SALINE, Mich. — Navya, the French maker of autonomous shuttle buses, has opened a small assembly plant in this town about 40 miles west of Detroit with plans to add an industrial tractor and a robotaxi to its lineup.
In fact, CEO Christophe Sapet says, Navya is even exporting vehicles — or more accurately, one vehicle — from the United States.
A shuttle bus being used in a pilot program that started this month in Candiac, Quebec, was built here.
That single exported vehicle is in keeping with the scale of production here, where one hand-built vehicle is made per month. The plant employs 25 people, with a target of 30 by year end, and plans to add a second shift.
Sapet says the kind of volume that major automakers achieve is irrelevant to a company whose sole current product costs $320,000 and is sold mainly to operators of dedicated transit systems. The robotaxi, shown at CES in January, will cost more because it needs more sophisticated sensors, he says.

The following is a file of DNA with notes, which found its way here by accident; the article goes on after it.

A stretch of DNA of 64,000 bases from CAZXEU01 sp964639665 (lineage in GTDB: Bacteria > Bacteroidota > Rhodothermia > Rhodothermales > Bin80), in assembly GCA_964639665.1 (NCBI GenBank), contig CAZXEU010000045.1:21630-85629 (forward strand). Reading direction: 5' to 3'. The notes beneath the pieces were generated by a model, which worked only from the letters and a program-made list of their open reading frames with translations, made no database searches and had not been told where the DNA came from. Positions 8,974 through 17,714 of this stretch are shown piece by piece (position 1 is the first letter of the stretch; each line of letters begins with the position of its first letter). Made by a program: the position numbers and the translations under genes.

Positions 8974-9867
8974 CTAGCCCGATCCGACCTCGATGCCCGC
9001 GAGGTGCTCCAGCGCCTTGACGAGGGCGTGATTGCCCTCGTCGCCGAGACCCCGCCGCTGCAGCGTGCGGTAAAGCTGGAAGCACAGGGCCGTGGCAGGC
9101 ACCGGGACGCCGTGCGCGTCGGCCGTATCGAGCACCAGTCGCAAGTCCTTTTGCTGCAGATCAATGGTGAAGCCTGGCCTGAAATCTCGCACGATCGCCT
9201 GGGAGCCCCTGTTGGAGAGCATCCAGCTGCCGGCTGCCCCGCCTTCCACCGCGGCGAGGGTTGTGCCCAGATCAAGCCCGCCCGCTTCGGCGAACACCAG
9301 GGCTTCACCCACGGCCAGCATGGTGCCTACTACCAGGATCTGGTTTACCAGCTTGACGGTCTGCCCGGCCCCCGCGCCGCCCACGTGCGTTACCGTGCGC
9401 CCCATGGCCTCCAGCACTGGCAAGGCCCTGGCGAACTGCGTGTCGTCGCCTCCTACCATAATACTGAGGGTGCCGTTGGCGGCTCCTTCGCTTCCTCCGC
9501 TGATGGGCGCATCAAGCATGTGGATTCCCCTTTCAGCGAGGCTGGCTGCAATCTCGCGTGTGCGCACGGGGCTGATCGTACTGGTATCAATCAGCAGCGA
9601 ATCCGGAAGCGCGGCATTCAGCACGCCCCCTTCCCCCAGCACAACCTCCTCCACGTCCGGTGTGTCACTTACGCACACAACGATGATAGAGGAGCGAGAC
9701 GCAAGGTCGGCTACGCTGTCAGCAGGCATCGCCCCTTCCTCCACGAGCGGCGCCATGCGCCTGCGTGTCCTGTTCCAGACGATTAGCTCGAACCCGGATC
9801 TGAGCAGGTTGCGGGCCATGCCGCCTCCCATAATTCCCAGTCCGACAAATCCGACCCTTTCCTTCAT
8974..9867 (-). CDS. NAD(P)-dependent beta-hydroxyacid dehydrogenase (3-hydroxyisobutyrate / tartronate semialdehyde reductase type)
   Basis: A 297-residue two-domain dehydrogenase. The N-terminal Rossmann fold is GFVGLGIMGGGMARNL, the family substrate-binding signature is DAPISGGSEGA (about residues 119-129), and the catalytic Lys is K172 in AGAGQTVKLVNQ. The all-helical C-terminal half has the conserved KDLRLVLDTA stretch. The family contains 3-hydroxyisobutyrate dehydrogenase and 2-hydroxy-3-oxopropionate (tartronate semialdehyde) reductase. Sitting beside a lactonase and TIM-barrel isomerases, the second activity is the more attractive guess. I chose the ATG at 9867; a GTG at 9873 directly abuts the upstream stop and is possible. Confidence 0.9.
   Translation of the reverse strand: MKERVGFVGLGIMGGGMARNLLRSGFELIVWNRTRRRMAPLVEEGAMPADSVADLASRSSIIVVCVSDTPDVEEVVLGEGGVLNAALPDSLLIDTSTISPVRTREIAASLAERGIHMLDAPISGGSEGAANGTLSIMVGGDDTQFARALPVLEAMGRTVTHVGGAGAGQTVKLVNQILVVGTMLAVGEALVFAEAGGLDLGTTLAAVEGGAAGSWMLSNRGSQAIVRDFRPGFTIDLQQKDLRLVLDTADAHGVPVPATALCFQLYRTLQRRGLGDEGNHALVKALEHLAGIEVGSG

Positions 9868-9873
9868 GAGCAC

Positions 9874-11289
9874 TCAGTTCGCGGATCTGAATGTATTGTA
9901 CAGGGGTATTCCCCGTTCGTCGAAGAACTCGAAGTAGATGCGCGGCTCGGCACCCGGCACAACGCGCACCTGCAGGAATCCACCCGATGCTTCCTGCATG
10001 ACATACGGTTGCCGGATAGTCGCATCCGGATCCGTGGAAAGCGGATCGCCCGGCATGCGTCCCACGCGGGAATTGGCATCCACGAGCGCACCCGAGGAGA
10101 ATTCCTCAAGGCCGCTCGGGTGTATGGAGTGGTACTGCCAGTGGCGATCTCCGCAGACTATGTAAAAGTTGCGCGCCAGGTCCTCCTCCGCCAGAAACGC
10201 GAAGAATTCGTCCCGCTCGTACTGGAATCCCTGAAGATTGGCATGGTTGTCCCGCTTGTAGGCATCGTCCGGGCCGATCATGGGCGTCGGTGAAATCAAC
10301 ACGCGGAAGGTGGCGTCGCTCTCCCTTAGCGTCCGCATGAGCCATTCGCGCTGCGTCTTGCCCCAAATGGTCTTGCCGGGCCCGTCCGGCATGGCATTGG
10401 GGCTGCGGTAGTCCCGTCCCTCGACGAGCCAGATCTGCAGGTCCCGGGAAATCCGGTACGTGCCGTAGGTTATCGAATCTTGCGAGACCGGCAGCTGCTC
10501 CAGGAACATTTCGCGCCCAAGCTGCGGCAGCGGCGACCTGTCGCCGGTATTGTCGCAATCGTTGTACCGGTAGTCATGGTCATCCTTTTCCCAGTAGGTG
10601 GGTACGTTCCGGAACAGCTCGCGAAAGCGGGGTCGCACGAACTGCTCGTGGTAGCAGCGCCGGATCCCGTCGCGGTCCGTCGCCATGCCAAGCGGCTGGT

"The problem is, with such prices as we have, not many people can afford such cars," Sapet said. "It's not really our concern. We are positioning Navya as inventing a new system of mobility. This mobility must be shared."
Nevertheless, Sapet says, the robotaxi will give the industry "a different view of Navya" because it will travel varied routes on public streets, rather than the set routes followed by the shuttles. Navya vehicles operating on streets are required to have a person on board monitoring the vehicle.